What is it you think a 6yo has to take seriously? He's just 6. He has no idea of the importance of learning to read and write and do arithmetic, and he doesn't need to understand in order to learn. He doesn't need to have a structured learning setting, either, if by that you mean anything that looks like the classroom you're taking him out of. Children learn all the time without ever having structured just-like-school time.

For the time being, when you get him home for good, my strongest recommendation is not to do anything that looks like school for several months. That doesn't mean you have to let him run wild; he should have a regular daily routine, including age-appropriate chores and meals and all that, and you can go to the library and the zoo and all that, but the truth is that it will take several months for you to reclaim what was lost during his time at school. He will probably not be ready for more structured learning until at least the fall. Really.

In the meantime, don't get advice from your neighbor. Read as many books on homeschooling as you can find, go to a homeschool convention if possible, and do some research on what kinds of instructional materials and methods you might use when he's ready.



Your'e right. He doesn't have to have the same structure as in a classroom and I know he can still learn. I guess for him it's kindof needed and he asks for it. He is easily bored and so if I don't keep him busy and know what's expected daily he will complain about being bored. I feel like he will like homeschooling once we get past what he expects from what he's experienced in public school. I guess trying to figure out how to do that while taking care of a one yr old & two yr old is what I'm trying to figure out. I already have plans to go to a homeschool expo this week (I got lucky it being right now & so close to me ! ) Right now I guess I am just trying to figure out what interests him and what his learning style is so it can be fun for him and he's learning at the same time.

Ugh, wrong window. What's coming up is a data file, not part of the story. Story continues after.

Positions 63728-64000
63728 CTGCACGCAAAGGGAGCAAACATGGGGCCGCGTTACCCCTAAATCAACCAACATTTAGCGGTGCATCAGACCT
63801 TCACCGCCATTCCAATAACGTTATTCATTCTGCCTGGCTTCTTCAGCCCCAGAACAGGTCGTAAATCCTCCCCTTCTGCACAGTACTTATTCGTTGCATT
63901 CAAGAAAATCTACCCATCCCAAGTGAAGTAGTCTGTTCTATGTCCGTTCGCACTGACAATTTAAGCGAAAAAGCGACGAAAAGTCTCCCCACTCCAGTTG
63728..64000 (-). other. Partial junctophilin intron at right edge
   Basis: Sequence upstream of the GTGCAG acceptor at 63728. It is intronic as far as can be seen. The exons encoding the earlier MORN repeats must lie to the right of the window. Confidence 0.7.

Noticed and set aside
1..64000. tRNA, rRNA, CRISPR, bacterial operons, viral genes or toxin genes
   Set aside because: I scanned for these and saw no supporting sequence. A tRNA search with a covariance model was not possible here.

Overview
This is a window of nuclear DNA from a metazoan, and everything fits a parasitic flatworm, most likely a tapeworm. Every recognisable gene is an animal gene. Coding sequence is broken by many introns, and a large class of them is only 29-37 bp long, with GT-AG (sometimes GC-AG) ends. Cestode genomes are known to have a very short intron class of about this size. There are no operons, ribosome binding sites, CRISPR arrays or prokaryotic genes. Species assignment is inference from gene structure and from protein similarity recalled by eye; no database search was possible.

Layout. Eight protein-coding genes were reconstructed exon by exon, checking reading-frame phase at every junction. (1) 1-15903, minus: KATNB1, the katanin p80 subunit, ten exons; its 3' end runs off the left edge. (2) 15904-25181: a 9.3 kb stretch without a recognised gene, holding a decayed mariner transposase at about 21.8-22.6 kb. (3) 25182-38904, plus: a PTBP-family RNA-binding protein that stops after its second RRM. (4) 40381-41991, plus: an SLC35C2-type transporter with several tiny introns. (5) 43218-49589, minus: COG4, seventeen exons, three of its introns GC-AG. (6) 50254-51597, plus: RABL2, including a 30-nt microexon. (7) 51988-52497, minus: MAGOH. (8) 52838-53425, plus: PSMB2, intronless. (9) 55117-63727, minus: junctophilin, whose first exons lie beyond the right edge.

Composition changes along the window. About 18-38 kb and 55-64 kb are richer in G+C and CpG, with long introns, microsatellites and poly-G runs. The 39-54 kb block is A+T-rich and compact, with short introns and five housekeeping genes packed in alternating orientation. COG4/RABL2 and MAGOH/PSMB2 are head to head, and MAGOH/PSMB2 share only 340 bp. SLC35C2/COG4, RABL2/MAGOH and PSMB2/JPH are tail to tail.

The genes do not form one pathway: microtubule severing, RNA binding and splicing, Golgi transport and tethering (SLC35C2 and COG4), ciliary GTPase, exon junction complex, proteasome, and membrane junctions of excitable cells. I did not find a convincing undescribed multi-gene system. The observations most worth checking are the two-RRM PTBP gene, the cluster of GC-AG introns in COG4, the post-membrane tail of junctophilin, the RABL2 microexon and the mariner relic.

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elliemaejune
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PostPosted: Tue Mar 20, 2012 5:16 pm    Post subject: Re: No structure? Reply with quote

Well, you specifically asked about getting him to take things "seriously." That's what I replied to, that I don't think a 6yo is capable of taking things "seriously." That isn't the same thing as looking for some kind of structure to your day.
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5_2luv
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PostPosted: Tue Mar 20, 2012 11:02 pm    Post subject: Re: No structure? Reply with quote